Speaking to journalists on Tuesday, Adil Alami – a legal representative for Iraq’s Human Rights Organisation – says the majority of his case load involves civilians seeking compensation for lost property and cash.
“It’s a huge problem, almost everyone has something to say about gold, money and other valuables going missing and they don’t believe they’ll ever get them back.”
Over the past 14 months of occupation, US forces have carried out literally thousands of raids on homes across the country, routinely seizing money, jewellery and other property from Iraqis suspected of resistance activities.
The US military says it has had some success in cutting off funding for insurgents via the policy.
But Iraqis say the raids often target the wrong people, are carried out in an aggressive, even destructive manner and complain that lifetime savings, precious jewellery and family heirlooms are regularly stolen in the process.
Last year, Wajiha Daud, an 80-year-old widow, had her house in a middle-class neighbourhood of old Baghdad raided by US troops who said they had “high-level intelligence” that the home was a safe house for Saddam Hussein loyalists.
During the raid, which lasted around 30 minutes, the woman and her family, who live across the street, were kept outside.
“Confiscation and theft during raids is rampant”
“When we went back in, the house was half-destroyed,” said her son Musaddiq Yunus, an English-speaking computer technician.
“All the furniture was slashed with knives, tables and chairs were broken and the windows smashed. They didn’t need to break down the front door – I told them I had the key.”
When Yunus’ sister arrived she immediately rushed upstairs to a small cabinet and found it empty – $5,000 in cash, gold and other jewellery, including her wedding ring, were missing.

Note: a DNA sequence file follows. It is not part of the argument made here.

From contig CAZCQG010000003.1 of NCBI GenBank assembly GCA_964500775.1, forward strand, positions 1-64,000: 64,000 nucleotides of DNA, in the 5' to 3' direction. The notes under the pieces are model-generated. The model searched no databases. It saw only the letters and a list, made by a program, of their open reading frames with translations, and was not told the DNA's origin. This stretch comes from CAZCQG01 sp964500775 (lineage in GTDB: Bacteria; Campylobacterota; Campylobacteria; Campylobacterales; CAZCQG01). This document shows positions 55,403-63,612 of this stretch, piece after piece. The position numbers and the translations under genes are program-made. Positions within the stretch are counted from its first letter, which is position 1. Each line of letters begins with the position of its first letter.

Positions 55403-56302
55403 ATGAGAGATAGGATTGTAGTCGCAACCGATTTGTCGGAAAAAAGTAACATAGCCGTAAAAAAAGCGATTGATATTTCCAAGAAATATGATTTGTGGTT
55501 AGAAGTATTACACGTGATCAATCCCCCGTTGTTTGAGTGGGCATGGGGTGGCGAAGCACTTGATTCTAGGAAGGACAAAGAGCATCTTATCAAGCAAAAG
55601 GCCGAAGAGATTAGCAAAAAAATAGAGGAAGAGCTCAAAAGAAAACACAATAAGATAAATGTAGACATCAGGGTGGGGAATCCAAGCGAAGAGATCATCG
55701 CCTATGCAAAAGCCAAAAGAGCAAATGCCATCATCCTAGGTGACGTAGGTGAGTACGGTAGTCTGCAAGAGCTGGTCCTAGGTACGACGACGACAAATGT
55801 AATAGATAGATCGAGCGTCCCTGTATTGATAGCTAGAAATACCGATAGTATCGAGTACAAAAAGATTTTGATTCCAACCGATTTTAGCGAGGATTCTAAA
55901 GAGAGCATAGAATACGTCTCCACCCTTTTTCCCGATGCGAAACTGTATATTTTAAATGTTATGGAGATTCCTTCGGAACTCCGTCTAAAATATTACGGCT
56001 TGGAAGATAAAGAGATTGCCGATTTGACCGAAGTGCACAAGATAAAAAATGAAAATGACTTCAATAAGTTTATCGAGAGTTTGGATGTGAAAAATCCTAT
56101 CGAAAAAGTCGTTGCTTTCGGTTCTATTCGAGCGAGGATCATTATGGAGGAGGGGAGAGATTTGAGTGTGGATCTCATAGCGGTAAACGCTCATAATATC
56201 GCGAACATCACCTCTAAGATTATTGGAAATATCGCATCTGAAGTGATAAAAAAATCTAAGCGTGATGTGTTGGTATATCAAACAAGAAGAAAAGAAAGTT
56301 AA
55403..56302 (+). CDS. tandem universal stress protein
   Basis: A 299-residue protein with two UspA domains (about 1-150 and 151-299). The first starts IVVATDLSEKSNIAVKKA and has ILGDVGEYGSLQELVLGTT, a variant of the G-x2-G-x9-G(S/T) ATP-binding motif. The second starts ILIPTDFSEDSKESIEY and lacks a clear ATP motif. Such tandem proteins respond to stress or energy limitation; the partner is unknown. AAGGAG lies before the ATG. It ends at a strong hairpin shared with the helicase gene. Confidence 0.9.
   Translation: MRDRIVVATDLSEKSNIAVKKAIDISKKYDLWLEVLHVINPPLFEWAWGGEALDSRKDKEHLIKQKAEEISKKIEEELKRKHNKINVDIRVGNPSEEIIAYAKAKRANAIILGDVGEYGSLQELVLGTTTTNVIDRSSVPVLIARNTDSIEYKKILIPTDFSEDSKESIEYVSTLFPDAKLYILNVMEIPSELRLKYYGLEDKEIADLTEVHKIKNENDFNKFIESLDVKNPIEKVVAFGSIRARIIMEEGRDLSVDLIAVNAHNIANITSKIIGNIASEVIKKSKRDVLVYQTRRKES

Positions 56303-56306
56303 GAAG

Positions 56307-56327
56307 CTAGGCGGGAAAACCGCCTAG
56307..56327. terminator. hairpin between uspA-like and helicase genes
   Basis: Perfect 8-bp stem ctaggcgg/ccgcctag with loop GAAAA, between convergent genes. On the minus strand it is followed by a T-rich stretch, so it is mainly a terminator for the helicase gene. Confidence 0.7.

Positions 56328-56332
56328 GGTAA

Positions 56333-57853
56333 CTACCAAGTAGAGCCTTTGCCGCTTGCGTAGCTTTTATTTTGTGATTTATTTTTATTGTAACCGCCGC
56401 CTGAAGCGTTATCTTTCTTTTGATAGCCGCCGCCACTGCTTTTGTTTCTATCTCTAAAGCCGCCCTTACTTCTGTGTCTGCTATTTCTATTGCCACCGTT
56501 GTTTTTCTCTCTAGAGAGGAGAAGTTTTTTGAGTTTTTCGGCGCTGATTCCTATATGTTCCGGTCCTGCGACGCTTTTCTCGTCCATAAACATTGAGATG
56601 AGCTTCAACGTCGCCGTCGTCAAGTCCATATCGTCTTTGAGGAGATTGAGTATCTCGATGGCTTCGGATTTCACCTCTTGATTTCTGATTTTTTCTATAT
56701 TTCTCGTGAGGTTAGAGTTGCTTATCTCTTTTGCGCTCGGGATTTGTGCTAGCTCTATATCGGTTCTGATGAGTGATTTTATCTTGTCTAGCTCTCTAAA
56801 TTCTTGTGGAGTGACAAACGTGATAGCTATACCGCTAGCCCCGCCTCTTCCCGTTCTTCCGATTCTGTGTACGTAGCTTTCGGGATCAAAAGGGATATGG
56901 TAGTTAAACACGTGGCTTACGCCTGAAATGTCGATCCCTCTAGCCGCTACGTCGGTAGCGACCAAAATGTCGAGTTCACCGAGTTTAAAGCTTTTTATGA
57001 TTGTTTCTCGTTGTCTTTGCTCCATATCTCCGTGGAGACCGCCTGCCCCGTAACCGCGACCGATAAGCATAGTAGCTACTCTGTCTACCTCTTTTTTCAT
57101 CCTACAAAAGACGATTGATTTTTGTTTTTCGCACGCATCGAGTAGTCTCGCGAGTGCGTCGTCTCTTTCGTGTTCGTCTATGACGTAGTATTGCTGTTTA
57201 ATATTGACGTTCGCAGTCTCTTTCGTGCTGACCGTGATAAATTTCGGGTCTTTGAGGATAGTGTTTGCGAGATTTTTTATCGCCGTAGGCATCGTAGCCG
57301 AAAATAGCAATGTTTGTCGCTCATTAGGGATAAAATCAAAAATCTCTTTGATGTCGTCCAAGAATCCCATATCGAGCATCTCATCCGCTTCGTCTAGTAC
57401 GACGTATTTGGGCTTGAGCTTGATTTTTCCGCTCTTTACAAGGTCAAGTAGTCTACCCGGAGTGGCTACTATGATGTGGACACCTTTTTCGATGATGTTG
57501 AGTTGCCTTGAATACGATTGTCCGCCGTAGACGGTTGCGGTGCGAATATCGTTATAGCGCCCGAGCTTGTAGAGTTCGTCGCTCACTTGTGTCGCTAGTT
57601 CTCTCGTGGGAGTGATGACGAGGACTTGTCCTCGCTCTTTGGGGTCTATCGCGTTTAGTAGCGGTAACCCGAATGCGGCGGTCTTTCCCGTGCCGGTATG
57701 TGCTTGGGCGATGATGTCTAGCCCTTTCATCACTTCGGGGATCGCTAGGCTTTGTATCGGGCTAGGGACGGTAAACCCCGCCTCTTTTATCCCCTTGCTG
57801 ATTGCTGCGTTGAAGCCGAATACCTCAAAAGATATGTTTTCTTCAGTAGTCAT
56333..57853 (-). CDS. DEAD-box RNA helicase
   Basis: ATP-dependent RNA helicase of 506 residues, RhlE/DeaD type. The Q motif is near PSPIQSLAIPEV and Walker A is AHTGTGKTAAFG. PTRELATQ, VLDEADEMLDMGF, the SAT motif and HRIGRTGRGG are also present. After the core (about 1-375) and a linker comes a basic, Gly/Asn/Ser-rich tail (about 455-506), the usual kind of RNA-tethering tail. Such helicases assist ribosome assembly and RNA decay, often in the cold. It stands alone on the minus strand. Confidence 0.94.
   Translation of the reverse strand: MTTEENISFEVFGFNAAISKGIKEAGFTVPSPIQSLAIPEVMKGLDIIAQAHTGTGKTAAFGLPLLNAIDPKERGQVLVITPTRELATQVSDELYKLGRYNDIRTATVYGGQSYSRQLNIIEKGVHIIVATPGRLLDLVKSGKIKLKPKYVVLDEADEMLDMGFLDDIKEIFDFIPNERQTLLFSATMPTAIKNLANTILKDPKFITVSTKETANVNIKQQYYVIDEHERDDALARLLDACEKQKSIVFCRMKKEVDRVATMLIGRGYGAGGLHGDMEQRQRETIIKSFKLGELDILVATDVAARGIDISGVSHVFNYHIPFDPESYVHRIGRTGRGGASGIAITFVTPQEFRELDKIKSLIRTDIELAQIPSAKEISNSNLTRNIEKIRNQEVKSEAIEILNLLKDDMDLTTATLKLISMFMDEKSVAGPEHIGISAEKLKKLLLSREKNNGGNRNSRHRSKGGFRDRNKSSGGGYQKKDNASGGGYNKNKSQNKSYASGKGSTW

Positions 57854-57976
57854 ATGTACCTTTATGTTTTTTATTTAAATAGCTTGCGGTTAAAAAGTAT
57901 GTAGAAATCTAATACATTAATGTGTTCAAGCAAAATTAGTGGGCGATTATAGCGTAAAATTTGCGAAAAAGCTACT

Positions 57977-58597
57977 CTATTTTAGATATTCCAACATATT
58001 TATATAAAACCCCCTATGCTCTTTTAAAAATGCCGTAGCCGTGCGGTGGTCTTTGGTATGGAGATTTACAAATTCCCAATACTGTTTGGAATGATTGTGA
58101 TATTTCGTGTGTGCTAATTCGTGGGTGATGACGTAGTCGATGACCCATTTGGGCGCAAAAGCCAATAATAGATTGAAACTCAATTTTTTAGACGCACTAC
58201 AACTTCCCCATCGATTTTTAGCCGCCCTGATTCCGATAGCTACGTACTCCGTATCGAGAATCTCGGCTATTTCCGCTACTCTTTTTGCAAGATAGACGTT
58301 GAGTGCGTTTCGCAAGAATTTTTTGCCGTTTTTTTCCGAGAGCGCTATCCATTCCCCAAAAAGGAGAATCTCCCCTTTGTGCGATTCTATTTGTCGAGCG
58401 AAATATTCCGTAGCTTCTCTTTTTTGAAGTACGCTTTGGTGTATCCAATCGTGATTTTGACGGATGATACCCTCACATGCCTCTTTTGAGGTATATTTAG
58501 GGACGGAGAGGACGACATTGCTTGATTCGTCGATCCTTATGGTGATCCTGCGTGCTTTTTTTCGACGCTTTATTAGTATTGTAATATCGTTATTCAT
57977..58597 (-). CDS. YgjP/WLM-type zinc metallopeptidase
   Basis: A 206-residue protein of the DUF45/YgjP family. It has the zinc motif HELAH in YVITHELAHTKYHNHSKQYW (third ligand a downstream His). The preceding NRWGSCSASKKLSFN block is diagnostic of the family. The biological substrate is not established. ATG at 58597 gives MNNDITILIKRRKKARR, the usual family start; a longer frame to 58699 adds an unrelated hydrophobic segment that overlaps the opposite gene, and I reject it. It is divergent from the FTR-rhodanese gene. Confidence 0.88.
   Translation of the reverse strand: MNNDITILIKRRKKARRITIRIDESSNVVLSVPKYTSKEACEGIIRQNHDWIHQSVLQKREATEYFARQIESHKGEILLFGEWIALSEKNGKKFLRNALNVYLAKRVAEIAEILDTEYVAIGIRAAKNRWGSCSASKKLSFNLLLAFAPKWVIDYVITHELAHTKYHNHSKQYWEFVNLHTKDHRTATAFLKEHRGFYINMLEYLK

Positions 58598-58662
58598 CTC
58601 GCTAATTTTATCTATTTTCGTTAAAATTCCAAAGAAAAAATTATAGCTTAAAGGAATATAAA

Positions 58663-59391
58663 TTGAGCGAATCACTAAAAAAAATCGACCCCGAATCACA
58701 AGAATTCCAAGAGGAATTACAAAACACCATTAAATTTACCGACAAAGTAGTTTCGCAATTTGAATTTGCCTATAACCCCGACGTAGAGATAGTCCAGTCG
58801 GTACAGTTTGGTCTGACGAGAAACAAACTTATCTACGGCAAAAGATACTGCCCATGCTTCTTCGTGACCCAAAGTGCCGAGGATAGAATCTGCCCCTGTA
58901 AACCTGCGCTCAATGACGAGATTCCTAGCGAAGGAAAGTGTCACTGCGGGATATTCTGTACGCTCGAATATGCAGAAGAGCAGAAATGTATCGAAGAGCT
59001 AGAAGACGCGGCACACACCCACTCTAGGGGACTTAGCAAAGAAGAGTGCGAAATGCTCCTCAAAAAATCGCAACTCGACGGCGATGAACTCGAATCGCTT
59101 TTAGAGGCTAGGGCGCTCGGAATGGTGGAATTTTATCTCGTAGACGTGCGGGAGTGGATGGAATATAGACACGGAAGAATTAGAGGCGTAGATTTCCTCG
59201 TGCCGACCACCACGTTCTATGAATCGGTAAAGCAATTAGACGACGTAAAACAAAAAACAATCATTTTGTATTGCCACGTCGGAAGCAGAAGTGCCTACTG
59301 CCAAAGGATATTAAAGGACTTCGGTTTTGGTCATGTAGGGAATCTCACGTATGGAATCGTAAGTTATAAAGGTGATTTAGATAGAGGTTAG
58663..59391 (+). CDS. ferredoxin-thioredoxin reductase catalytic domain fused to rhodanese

The family filed a claim against the US military – a complex process that took nearly three months to get a reply.
In response, the military said the raid was justified and no compensation was owed.
The officer who commanded the raid told Yunus: “My soldiers aren’t thieves.”
Red Cross says 90% of those
But Stewart Vriesinga, a coordinator for Christian Peacemaker Teams, a non-profit group that documents abuses in Iraq, said: “Confiscation and theft during raids is rampant.”
“Soldiers don’t seem to understand the Iraqi custom of not using banks – a lot of people keep fairly substantial sums of money at home.
“A soldier from Kentucky or wherever sees that and thinks the person must be up to no good, so he takes it.
“We don’t know how many Iraqis have died in this war, we don’t know how many are in prison and we sure don’t know how much money has been taken from them … but it’s enough to have serious socio-economic consequences.”
Vriesinga estimates that in nine out of 10 raids, the home owners raided are innocent – but suffer huge consequences.
“If the husband is hauled off as a suspect, the family has lost its breadwinner and often lost its savings and cash as well,” he said, pointing out that a recent Red Cross report quoted said some army officers estimated that up to 90% of Iraqi detainees were innocent.
If Iraqis file complaints, it comes down to a case of the Iraqi suspect’s word against the American soldier’s, he said.
“If there’s any doubt, then it’s assumed the Iraqi is lying – the Americans are creating enemies by the score.”
But a spokesman for the US-led coalition, Captain Mark Doggett, said he was aware of the complaints and said some soldiers had been disciplined for “inappropriate conduct”.
“We’re aware of it … But there’s also the possibility of Iraqis making malicious claims.”